No. 2: Carol Meyrowitz, TJX Companies, $23.3 million, up 13%
Meyrowitz has led the parent company of T.J. Maxx, Marshalls and other stores, since January 2007. For the year that ended in January, the company reported profit of $2.22 billion on revenue of $29.08 billion. The company said in February that it would lift hourly wages for its employees. Workers that have been employed for six months or more will earn at least $10 an hour.
No. 3: Margaret Whitman, Hewlett-Packard, $19.6 million, up 11%
When Whitman rejoined HP in 2011, the company’s board established an initial salary of $1 a year. For 2014, the board decided it was time to raise the salary portion of her pay package to make it consistent with her peers at similar technology companies. Her base salary increased to $1.5 million.
No. 4: Indra Nooyi, PepsiCo, $19.1 million, up 45%
PepsiCo., which makes Frito-Lay snacks, Gatorade sports drinks and Quaker oatmeal, has improved its performance by raising prices and slashing costs. The company’s earnings were hit this year by currency volatility in countries like Russia and Bolivia, but this was offset by growth at Frito-Lay North America, which makes snacks such as Doritos, Cheetos and Tostitos.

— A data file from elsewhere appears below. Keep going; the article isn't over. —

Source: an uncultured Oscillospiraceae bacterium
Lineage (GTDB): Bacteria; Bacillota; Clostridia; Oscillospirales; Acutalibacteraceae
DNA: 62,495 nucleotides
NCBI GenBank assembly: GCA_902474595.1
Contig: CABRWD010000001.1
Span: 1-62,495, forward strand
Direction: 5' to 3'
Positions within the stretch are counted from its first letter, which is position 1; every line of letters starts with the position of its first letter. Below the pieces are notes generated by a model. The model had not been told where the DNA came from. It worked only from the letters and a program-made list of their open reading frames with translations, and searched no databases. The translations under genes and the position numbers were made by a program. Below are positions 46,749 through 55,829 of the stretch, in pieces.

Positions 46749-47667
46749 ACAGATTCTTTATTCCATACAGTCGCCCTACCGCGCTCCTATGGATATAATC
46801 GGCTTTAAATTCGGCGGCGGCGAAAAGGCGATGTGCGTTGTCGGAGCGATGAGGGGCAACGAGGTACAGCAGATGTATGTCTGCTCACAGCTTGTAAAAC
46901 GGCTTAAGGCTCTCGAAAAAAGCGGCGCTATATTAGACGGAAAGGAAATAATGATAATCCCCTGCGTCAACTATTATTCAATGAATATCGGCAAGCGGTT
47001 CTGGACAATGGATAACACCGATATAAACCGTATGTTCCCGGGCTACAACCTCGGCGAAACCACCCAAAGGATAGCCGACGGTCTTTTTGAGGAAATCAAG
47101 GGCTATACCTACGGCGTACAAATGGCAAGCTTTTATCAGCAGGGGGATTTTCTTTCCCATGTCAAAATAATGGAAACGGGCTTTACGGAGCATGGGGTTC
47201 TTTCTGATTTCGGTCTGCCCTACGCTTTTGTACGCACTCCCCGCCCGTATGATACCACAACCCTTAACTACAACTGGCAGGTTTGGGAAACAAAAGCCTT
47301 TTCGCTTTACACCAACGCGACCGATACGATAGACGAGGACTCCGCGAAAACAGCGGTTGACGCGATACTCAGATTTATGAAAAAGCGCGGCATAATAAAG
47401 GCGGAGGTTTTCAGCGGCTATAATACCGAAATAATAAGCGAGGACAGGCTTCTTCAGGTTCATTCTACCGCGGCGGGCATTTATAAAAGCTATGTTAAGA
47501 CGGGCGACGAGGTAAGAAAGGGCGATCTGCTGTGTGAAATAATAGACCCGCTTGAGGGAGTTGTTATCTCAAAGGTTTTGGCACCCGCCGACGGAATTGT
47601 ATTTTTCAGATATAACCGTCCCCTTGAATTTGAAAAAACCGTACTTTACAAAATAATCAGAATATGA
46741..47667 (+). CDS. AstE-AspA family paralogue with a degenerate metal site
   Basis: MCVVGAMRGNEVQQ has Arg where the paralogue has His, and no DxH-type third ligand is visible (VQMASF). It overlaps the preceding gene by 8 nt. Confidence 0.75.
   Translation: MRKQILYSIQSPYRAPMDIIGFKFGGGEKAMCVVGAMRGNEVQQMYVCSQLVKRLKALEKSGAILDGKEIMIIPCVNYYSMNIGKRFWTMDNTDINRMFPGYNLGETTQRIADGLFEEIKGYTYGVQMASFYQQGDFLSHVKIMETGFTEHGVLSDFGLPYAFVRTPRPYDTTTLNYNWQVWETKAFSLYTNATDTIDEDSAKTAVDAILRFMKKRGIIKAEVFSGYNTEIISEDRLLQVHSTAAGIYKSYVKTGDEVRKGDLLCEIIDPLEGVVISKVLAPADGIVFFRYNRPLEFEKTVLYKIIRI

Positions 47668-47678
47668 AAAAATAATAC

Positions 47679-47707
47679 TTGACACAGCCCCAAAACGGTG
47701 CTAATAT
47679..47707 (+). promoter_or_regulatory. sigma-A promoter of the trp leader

No. 5: Phebe Novakovic, General Dynamics, $19 million, up 1%
Novakovic was a senior executive at General Dynamics for more than a decade before she was promoted to the top job in January 2013. Since she took the position, the defence contractor’s stock has doubled as it has increased dividend payouts and boosted stock buybacks.
No. 6: Virginia Rometty, IBM, $17.9 million, up 28%